Reforming the Patent System

Innovation and Economic Growth, Intellectual Property and Patents

Article Snapshot


Lisa Larrimore Ouellette and Heidi Williams


The Hamilton Project, 2020


Three tailored patent reforms would improve the patent system without requiring more evidence as to whether stronger patent protection promotes innovation generally.

Policy Relevance

Policymakers should facilitate the identification of patent owners to promote licensing. The term of patent protection for drugs that require long clinical trials should be extended.

Main Points

  • The fundamental question of patent policy is whether the costs of the patent system, including higher prices on patented goods, are outweighed by the value of increased innovation.
  • Theoretical models predict that stronger patent protection will spur innovation, but some economists question this conclusion.
    • Patent monopolies could stifle competition.
    • Patents could hinder follow-on innovation.
    • Empirical studies of the link between patents and research investment are inconclusive.
  • The Supreme Court has limited patent protection for some software and medical diagnostics; some lawmakers support restoring patent protection for these technologies, but the evidence is inconclusive as to whether the benefits of this legal change would outweigh the costs.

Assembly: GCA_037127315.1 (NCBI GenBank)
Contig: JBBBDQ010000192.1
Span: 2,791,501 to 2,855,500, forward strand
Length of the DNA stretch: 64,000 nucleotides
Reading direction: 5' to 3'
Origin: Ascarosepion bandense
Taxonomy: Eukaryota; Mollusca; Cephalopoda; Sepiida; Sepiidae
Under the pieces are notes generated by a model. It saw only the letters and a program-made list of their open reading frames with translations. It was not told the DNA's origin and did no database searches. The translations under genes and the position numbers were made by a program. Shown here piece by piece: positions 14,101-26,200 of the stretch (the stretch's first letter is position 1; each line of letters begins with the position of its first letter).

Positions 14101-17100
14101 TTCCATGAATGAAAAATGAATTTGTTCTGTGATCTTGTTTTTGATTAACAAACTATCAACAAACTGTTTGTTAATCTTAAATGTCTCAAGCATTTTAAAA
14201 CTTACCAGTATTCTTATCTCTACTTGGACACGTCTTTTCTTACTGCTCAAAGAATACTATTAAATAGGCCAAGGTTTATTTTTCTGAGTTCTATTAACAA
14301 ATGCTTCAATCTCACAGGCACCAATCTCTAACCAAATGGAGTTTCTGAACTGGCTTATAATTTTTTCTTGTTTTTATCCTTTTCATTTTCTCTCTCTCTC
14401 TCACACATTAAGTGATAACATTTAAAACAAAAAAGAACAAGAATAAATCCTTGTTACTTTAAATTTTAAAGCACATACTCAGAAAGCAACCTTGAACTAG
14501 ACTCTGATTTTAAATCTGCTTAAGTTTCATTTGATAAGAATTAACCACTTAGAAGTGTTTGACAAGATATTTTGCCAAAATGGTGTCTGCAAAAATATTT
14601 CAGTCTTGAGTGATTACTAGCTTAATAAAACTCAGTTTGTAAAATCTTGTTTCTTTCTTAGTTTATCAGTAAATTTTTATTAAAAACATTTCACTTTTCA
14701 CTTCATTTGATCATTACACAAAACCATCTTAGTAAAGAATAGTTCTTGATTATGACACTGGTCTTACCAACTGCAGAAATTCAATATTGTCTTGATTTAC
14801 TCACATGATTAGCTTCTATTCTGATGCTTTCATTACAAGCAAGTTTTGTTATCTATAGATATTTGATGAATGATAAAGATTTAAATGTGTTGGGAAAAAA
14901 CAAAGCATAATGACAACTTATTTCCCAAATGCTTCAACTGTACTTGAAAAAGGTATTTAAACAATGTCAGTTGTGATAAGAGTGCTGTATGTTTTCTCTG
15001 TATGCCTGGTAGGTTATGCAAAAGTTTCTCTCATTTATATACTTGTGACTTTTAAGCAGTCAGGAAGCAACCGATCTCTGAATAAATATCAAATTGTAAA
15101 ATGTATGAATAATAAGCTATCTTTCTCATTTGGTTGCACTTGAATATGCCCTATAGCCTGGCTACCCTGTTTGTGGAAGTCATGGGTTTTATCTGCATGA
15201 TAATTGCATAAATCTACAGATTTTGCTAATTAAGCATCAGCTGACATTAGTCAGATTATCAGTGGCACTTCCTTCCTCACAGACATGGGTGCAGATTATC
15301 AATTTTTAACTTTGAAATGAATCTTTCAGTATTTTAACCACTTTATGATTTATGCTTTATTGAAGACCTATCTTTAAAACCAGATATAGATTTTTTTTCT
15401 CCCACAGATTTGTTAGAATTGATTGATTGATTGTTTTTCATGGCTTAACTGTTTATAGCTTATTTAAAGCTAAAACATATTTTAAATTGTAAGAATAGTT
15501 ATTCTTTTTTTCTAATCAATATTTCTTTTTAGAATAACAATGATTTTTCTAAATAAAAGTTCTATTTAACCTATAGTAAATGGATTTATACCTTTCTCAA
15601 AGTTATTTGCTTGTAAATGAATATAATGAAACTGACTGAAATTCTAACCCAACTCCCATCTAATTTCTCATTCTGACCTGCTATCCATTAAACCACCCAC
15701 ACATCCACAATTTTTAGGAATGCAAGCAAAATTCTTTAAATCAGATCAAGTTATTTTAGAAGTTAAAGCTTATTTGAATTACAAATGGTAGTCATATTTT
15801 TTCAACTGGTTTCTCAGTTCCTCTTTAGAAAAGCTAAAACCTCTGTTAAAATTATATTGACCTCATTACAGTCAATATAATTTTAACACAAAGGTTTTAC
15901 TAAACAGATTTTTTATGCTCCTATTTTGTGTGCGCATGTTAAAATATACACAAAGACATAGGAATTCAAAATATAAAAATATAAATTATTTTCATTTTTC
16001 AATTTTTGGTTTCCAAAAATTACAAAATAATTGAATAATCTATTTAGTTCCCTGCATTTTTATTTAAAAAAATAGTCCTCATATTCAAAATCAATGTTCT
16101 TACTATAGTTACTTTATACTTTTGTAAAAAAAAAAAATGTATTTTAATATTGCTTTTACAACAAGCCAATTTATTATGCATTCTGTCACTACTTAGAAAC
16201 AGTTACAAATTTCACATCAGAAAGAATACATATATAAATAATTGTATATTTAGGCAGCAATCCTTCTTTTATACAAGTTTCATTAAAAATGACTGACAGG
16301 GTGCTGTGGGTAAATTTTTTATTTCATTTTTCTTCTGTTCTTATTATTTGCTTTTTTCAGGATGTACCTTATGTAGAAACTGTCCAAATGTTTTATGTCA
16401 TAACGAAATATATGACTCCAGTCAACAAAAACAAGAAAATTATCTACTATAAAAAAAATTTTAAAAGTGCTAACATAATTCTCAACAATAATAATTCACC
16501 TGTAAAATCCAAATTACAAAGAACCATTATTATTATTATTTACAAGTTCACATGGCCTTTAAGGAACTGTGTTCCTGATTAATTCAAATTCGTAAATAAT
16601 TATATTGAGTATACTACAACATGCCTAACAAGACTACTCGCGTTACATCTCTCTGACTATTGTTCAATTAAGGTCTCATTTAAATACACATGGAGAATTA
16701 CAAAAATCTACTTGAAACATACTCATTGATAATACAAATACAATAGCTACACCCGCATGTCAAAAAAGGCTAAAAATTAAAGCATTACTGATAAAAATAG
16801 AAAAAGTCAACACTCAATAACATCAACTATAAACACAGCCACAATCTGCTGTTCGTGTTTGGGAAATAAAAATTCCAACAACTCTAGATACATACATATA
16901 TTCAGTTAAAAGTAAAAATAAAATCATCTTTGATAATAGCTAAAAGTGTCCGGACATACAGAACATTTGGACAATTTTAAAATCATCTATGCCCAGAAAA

• Patent applications often include “prophetic examples” describing uses of a new technology that have never been tested; examiners and follow-on innovators often confuse hypothetical examples with tested working examples.
    • The USPTO should require clear labelling of purely hypothetical examples.
    • Policymakers should consider requiring applicants to list only tested, working examples.
  • USPTO patent ownership records are unclear and incomplete, hindering follow-on innovators in licensing the patents they need.
    • Congress should require standardization of patent owner name records, perhaps by using Taxpayer Identification Numbers or Open Researcher and Contributor ID numbers.
    • If the owner of a patent changes, USPTO records should be updated.
    • Disclosure of hidden owners should be required.
  • Pharmaceutical patents are filed before clinical trials begin, but the drug cannot be sold until the trials’ end; a drug requiring long trials will have few years of patent protection left when it can finally be sold.
    • Truncated patent protection may reduce investment in drugs that require the largest investments and take the longest time to develop.
    • Congress should start the term of patent protection for drugs running when the drug is approved for sale.
  • Congress could reduce the pharmaceutical industry's reliance on patents by providing the industry with a right of regulatory exclusivity following FDA approval instead.
    • Regulatory exclusivity could easily be tailored to conditions in the pharmaceutical industry.
    • Regulatory exclusivity would not protect drugs marketed in other nations.

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